Firefox remains vulnerable to attacks exploiting protocol-handling bugs, even though it was patched twice in July, a pair of security researchers said.
Billy Rios and Nate McFeters, who spelt out design and functionality vulnerabilities in Windows' Uniform Resource Identifier (URI) protocol handling mid-August, said they had uncovered another way hackers could send malicious code to users via browsers.
"Once again, these URI payloads can be passed by the mailto, nntp, news, and snews URIs, allowing us to pass the payload without any user interaction," claimed Rios in a posting to his blog. "Although the conditions which allowed for remote command execution in Firefox 18.104.22.168 have been addressed with a security patch, the underlying file type handling issues which are truly the heart of the issue have NOT been addressed," he added.
URI bugs were a hot topic throughout July, when Norwegian researcher Thor Larholm showed how a browser could be tricked into sending malformed data from other applications. Although Larholm initially blamed Internet Explorer for the flaw, others pointed out that Firefox suffered from the same bug. A finger-pointing debate ensued.
Rios and McFeters didn't divulge how an attacker could exploit the new-found URI flaws, saying that they are giving Mozilla's security team time to plug the hole. However, they did post a screenshot that they said showed how they used the mailto URI -- the string used on Web pages that, when clicked, open up the user's default email client with an address already inserted -- to eventually call up any desired malware.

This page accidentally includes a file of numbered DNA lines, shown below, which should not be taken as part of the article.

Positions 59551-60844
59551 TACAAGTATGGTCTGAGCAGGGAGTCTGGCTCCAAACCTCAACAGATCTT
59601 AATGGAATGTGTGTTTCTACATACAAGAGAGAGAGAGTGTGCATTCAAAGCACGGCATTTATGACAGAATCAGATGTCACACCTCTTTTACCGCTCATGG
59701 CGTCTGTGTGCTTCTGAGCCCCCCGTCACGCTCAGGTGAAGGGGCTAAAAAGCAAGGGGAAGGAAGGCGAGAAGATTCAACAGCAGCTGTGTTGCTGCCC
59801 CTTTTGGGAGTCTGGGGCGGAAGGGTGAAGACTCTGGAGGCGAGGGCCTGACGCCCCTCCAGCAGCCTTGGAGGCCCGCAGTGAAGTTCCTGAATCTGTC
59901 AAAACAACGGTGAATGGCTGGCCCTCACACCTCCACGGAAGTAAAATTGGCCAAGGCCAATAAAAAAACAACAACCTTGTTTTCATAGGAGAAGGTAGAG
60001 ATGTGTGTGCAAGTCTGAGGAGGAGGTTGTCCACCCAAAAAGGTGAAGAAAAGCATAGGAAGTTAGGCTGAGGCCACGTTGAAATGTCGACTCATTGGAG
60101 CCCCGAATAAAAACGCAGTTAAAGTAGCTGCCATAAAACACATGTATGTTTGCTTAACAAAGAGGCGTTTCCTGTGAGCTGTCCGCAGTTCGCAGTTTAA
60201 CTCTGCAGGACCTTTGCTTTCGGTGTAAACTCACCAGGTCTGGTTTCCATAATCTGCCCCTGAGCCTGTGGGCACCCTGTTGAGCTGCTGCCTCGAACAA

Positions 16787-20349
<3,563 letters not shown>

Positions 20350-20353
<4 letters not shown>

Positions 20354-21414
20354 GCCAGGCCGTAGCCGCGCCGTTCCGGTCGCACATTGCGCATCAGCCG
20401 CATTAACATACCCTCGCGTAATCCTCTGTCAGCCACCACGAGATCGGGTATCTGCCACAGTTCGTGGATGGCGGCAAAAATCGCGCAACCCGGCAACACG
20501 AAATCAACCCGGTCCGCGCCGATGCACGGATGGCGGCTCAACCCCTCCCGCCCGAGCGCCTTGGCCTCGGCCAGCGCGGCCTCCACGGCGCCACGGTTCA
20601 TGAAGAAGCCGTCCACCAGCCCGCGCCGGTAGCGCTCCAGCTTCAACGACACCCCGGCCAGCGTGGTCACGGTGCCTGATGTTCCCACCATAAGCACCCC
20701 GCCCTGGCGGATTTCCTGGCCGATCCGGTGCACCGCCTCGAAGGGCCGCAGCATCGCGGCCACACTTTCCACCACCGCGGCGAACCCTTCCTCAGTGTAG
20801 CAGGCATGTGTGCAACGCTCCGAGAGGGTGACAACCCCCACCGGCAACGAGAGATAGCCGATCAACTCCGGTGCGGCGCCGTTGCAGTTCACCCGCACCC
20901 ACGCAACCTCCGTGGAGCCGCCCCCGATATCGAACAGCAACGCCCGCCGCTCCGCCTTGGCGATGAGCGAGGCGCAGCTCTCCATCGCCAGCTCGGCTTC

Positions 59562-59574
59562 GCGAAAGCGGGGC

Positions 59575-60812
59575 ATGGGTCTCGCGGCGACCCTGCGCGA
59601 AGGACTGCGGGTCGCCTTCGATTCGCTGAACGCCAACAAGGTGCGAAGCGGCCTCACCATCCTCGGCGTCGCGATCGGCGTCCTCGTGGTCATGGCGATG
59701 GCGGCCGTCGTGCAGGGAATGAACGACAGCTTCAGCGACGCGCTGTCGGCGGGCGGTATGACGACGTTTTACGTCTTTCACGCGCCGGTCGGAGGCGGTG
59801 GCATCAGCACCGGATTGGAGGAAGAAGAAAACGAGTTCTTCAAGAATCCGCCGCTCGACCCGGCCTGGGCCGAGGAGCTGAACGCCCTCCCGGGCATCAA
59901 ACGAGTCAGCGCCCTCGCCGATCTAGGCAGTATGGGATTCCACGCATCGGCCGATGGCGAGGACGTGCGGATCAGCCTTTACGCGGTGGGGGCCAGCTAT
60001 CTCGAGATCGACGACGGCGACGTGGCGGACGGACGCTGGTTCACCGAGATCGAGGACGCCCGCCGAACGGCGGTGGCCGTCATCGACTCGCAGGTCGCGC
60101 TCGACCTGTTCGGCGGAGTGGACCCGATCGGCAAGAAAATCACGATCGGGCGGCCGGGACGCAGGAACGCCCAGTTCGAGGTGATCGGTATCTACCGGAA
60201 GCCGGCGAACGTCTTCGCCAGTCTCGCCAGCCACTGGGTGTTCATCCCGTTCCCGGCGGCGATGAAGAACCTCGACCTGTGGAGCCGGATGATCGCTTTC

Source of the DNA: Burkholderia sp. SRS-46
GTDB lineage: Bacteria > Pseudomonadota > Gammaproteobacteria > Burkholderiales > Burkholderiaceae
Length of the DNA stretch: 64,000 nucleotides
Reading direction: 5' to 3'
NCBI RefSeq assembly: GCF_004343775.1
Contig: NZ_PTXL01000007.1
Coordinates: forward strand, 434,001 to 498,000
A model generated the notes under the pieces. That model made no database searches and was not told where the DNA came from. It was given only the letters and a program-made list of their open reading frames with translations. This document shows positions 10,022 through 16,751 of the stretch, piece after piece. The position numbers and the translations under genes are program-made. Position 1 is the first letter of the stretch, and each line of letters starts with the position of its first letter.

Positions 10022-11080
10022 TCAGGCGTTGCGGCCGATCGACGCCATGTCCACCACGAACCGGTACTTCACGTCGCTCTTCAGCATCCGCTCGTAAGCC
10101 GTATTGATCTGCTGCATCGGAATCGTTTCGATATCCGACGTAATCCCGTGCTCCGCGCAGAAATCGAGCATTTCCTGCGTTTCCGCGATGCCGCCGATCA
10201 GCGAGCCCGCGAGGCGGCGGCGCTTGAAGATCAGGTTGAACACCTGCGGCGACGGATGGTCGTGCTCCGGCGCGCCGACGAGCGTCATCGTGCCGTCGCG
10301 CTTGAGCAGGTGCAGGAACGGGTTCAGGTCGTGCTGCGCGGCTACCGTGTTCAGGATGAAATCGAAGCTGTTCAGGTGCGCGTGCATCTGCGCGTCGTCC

Although Mozilla was not immediately available for comment Tuesday, the vulnerability could not have come as much of a surprise. In the 2007-027 security advisory -- one of two issued in the update to version 22.214.171.124 on July 30 -- Mozilla presciently noted that more bugs might be hidden in protocol handling.
"The Firefox 126.96.36.199 release contains fixes that prevent the original demonstrations of this variant, but it is still possible to launch a filetype handler based on extension rather than the registered protocol handler," stated the advisory. "A way to exploit a common handler with a single unexpected URI as an argument may yet be found."
Microsoft has repeatedly said protocol handling problems are up to individual applications to address, not Windows itself. In August, Mark Griesi, a security program manager with Microsoft, told IDG News that Microsoft was free of blame. "Security is an industry responsibility and this is certainly a case of that [principle]," said Griesi then. "It's not Microsoft's position to be the gatekeeper of all third-party applications." Microsoft modified documents on its MSDN (Microsoft Developer Network) site around the same time to reflect that stance.
Although some security experts said hackers would turn to these unorthodox attack tactics, no evidence of use in the wild has yet surfaced.